Polyphonic Music Composition with LSTM Neural Networks and Reinforcement Learning
In the domain of algorithmic music composition, machine learning-driven systems eliminate the need for carefully hand-crafting rules for composition. In particular, the capability of recurrent neural networks to learn complex temporal patterns lends itself well to the musical domain. Promising results have been observed across a number of recent attempts at music composition using deep RNNs. These approaches generally aim at first training neural networks to reproduce subsequences drawn from existing songs. Subsequently, they are used to compose music either at the audio sample-level or at the note-level. We designed a representation that divides polyphonic music into a small number of monophonic streams. This representation greatly reduces the complexity of the problem and eliminates an exponential number of probably poor compositions. On top of our LSTM neural network that learnt musical sequences in this representation, we built an RL agent that learnt to find combinations of songs whose joint dominance produced pleasant compositions. We present Amadeus, an algorithmic music composition system that composes music that consists of intricate melodies, basic chords, and even occasional contrapuntal sequences.
Polyphonic Music Composition with LSTM Neural Networks and Reinforcement Learning
Harish Kumar, Balaraman Ravindran, Texas A& M University Indian Institute of Technology, Madras email@example.com, firstname.lastname@example.org
Computer-driven music composition has been approached through various pathways ([?]): through knowledge-based systems, evolutionary algorithms, Markov Processes, and in the last 25 years, Artificial Neural Networks(ANNs). The presence of a strong mathematical framework behind music has explicitly and implicitly aided researchers in these approaches. ANNs’ propensity to successfully learn complex patterns from raw data has made them especially suited to the problem of algorithmic music composition. Several research endeavours have been undertaken on the subject of training ANNs to compose original music that appeals to human sensibilities. These works have resulted in computer systems that can fashion musical sequences that are occasionally quite difficult to discern from human-composed music.
Despite these advances, the application of Artificial Intelligence in music composition is a nascent domain that has great potential for extensive scientific research. In this paper, our contributions to this evolving area are as follows: We have built a novel representation for polyphonic music that has a much lower sparsity when compared to other existing representations. Attempts at using reinforcement learning towards getting preferred compositions from already trained neural networks have been very few - we take an approach that is quite different from these attempts and present the results of our work where we observe significant improvements when using RL. We also present, to the best of our knowledge, the first instance of a method to intelligently explore the powerful plan space first introduced by [?].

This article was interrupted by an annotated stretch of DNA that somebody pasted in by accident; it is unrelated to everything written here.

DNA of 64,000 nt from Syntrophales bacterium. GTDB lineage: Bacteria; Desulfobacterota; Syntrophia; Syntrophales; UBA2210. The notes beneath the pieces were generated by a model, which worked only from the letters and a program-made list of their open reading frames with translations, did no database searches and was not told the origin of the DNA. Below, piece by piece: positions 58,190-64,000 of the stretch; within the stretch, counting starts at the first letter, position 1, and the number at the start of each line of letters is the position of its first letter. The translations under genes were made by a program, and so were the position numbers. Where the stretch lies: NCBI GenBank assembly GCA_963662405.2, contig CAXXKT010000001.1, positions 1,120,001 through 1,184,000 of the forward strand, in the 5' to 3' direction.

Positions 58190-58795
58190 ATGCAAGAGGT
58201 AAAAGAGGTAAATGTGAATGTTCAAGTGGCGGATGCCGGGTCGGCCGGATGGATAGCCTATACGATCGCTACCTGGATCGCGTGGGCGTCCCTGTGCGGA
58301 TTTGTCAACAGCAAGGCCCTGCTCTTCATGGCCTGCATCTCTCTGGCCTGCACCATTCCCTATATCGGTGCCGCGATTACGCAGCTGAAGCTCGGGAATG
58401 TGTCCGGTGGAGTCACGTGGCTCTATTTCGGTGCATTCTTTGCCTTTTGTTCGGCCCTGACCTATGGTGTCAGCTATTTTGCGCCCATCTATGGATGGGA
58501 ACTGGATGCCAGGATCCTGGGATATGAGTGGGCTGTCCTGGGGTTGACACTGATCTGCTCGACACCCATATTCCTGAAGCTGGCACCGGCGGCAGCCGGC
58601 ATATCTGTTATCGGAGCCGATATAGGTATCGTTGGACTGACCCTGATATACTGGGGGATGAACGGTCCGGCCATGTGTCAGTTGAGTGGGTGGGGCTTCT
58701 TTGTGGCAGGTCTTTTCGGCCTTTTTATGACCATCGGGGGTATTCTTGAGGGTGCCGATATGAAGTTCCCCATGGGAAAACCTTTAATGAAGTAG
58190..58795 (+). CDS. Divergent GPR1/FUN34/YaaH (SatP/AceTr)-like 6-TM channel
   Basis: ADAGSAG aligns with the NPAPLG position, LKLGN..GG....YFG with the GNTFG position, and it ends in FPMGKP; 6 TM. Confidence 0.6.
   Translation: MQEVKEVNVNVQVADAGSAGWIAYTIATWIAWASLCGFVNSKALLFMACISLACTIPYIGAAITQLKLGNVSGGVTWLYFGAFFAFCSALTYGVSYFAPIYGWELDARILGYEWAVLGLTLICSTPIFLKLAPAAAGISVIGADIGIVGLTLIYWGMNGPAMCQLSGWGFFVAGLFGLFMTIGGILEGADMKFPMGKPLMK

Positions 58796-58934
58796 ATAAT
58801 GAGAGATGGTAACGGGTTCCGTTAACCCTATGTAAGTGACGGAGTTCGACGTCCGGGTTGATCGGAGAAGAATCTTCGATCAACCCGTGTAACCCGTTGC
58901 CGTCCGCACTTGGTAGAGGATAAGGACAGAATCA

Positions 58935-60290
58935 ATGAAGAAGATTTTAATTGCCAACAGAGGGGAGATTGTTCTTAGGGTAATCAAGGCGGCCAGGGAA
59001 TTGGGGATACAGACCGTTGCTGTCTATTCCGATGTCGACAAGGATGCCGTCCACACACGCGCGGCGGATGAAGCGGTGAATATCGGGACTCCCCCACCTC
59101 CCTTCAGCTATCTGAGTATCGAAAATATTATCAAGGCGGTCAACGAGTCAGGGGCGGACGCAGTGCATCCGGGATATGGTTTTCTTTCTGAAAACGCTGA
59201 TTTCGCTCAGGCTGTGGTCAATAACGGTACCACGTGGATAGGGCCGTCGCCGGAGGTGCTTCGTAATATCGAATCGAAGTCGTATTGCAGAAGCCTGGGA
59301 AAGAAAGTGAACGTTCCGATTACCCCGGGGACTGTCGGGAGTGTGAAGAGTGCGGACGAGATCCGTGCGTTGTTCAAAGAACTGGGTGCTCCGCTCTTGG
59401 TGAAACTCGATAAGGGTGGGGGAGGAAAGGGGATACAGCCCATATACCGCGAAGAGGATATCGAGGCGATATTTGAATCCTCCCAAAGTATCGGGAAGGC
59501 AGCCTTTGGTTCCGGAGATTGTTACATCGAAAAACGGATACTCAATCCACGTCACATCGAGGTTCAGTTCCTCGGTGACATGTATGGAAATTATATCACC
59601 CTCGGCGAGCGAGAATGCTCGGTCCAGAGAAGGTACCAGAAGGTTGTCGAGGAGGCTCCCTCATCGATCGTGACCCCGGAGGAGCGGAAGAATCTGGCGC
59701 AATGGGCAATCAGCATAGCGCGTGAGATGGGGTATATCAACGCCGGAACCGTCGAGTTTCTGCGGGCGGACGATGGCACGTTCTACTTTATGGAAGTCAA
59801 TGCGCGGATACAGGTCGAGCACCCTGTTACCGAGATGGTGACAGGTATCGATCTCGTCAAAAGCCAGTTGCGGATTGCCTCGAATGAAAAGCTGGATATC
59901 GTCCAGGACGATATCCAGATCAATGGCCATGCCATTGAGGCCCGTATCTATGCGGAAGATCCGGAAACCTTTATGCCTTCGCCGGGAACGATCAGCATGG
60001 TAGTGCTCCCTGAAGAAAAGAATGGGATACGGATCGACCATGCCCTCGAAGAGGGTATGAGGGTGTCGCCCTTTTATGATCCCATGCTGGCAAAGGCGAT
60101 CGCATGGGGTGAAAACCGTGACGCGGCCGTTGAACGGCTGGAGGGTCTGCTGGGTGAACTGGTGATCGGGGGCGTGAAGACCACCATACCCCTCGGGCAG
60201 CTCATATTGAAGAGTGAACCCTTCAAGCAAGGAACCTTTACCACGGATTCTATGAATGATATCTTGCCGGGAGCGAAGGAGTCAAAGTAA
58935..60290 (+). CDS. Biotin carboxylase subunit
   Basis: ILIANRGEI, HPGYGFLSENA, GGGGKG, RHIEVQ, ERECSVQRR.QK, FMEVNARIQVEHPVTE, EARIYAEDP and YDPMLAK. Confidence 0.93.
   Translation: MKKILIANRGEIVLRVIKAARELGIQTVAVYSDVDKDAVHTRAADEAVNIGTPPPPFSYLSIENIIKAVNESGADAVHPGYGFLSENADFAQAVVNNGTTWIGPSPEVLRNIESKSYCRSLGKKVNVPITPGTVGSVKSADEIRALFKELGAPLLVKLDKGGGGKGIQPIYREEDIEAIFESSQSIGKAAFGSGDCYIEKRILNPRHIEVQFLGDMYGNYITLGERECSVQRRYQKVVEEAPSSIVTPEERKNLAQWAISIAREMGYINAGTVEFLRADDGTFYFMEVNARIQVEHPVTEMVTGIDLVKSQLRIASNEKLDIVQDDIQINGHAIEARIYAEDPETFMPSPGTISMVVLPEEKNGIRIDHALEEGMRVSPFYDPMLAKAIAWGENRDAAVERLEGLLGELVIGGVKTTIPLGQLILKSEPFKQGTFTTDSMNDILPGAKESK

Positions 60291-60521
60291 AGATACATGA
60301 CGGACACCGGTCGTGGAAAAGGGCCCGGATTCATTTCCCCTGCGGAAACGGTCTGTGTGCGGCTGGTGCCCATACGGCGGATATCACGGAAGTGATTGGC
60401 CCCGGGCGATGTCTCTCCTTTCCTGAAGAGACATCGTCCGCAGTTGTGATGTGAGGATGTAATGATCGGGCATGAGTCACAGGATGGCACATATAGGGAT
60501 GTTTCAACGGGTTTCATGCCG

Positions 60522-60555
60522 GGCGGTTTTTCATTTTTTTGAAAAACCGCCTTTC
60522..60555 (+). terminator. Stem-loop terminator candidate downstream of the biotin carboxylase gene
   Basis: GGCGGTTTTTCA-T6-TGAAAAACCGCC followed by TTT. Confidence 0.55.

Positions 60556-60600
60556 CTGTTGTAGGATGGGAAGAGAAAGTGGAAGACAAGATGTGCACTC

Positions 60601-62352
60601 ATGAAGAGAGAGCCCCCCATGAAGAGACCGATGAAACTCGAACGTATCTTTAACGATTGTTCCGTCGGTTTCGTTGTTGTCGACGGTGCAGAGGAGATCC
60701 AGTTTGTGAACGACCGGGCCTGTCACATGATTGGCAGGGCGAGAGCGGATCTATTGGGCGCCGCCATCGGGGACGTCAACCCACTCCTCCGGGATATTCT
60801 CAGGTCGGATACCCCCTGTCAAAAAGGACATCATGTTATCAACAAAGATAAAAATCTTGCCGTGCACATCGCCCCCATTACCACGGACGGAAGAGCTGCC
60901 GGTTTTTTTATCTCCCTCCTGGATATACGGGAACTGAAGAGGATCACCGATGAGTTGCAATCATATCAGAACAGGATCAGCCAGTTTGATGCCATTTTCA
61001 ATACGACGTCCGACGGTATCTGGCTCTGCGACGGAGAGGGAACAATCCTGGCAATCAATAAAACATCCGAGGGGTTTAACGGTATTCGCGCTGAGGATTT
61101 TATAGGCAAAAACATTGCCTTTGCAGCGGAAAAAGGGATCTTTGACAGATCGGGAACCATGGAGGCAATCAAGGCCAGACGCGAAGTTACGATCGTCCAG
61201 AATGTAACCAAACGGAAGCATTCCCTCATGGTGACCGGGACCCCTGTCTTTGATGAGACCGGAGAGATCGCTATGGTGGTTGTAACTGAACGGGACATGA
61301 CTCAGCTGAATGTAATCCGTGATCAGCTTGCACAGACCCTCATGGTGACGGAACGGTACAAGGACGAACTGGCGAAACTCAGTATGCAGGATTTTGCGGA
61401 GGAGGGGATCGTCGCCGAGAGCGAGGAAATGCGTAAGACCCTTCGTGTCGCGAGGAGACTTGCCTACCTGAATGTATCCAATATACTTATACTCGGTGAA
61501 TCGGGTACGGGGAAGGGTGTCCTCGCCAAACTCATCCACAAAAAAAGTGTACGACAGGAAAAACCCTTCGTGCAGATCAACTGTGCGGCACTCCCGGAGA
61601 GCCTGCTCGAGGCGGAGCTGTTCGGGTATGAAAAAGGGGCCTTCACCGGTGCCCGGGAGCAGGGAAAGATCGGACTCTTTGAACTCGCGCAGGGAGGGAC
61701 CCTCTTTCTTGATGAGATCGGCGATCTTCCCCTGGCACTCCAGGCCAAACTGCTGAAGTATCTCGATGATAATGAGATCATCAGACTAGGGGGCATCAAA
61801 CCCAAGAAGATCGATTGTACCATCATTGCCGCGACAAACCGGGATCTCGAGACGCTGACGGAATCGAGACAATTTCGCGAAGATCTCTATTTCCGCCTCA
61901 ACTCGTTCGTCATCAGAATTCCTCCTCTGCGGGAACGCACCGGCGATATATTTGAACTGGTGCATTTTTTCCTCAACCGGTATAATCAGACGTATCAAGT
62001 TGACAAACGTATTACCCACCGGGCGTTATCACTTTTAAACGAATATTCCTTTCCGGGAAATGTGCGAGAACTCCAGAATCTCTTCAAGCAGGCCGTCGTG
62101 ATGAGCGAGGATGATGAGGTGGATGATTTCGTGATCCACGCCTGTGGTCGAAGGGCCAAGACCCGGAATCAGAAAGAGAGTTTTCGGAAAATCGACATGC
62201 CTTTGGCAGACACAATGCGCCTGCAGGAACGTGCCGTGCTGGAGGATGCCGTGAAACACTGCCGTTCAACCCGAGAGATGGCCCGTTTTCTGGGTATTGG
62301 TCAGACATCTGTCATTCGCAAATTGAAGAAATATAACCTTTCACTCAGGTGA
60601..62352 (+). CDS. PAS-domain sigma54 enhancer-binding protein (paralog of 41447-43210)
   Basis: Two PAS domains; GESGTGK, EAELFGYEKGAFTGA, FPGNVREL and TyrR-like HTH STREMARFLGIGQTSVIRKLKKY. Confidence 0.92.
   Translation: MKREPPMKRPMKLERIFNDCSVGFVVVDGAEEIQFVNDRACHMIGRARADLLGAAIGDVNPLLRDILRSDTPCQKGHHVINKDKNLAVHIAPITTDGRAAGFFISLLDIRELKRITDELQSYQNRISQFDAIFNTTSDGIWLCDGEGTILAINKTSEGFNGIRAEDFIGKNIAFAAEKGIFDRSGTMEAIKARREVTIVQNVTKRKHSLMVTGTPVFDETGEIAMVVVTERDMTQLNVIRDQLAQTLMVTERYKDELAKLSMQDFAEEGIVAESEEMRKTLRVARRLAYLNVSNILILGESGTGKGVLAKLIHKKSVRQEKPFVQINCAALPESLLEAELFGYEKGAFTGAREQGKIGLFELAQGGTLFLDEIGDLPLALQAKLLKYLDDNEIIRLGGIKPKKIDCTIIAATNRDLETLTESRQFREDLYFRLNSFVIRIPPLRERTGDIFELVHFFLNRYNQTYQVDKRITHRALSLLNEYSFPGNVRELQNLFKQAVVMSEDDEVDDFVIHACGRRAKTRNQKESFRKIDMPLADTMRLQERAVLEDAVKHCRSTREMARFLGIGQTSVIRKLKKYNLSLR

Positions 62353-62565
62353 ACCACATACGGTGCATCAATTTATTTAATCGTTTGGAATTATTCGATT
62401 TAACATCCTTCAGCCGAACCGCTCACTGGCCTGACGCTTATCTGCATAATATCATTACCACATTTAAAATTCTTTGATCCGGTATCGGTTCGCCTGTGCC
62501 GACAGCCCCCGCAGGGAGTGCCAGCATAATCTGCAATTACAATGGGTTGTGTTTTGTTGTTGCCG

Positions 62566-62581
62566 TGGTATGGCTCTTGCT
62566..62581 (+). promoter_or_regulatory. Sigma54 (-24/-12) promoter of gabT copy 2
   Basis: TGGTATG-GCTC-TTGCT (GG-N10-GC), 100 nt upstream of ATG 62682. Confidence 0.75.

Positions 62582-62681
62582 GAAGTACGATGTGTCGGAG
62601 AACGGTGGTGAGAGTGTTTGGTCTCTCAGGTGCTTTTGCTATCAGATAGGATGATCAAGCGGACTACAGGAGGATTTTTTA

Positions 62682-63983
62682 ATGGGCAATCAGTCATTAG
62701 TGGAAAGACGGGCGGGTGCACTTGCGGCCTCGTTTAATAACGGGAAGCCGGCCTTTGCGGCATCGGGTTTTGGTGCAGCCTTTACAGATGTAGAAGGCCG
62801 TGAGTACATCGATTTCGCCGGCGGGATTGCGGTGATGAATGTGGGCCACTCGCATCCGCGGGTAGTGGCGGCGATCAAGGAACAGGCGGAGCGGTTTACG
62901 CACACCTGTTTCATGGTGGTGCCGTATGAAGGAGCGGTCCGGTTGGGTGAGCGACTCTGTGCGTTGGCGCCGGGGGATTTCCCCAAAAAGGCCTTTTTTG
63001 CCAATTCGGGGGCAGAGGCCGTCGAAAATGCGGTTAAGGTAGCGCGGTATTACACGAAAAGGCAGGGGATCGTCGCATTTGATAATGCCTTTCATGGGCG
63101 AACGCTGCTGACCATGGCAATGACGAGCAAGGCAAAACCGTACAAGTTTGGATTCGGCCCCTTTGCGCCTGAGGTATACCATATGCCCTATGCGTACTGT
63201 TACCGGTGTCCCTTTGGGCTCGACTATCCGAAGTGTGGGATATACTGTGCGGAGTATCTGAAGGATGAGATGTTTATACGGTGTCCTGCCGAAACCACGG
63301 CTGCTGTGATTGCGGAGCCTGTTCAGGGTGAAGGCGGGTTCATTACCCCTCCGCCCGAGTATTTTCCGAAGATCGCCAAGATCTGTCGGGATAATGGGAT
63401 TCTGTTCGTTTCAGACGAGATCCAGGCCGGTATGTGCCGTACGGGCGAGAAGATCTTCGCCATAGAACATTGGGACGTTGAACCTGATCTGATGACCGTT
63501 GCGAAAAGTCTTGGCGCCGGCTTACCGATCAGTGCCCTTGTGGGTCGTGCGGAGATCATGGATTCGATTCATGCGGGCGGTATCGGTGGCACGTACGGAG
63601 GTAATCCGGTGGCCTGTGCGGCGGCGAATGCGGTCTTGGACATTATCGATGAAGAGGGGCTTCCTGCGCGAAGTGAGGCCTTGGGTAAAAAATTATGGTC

2 Conventions and Definitions
We use the following set of conventions and definitions throughout this paper:
A note is equivalent to playing a pitch for a definite duration.
A note-set is a set of pitches that begin simultaneously, but last for independently defined durations.
Unless specified otherwise, the term subsequence means a contiguous subsequence.
Musical sequences are visually presented in the piano roll visualization111While this has its own limitations, it greatly aids in appreciating the general flow of the melody, harmony, rhythm, etc.. The vertical axis represents note pitch while the horizontal axis represents the flow of time.
3 Related Work
[?] trains a neural network to first learn sequences drawn from existing music. Input configurations called plans are used to encode the identity of sequence that the neural network is presently learning. During the composition phase, interpolated plans are used to generate new melodies. [?] use a Recurrent Neural Network along with a multidimensional pitch representation based on psychological studies from [?]. Both these approaches are examples of using an ANN to generate a melody sequentially, note-by-note.
There has also been research ([?]) into harmonizing existing melodies with [?] and [?] being some instances. [?] and [?] demonstrate a neural network harmonizing three out of the soprano, alto, tenor and bass parts of a Bach chorale when one of them is fixed.
Numerous attempts at sequential music composition with neural networks have used the Long Short-Term Memory units introduced in [?], starting with[?]. [?] in contrast, apply Gated Recurrent Units (GRU) for monophonic composition.
There are a few instances([?] and [?]) of reinforcement learning being used over trained neural networks to impose additional conditions on the composed music. Another previously used non-reinforcement strategy for imposing external conditions on a separately trained neural network is to use sampling grammars as seen in [?].
4 LSTM Neural Networks